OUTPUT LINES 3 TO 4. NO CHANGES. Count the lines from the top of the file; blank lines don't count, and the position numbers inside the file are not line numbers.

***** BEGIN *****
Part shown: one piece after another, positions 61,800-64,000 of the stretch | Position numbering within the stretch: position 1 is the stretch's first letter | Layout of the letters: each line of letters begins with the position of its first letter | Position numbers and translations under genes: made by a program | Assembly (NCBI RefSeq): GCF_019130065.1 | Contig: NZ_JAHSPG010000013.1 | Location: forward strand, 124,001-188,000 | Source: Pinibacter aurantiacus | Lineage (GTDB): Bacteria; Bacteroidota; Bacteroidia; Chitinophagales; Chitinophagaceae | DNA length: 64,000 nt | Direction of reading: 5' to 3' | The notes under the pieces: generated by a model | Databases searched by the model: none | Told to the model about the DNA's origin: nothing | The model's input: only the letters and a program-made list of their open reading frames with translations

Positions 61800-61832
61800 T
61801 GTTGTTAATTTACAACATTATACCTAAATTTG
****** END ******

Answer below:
61800 T
61801 GTTGTTAATTTACAACATTATACCTAAATTTG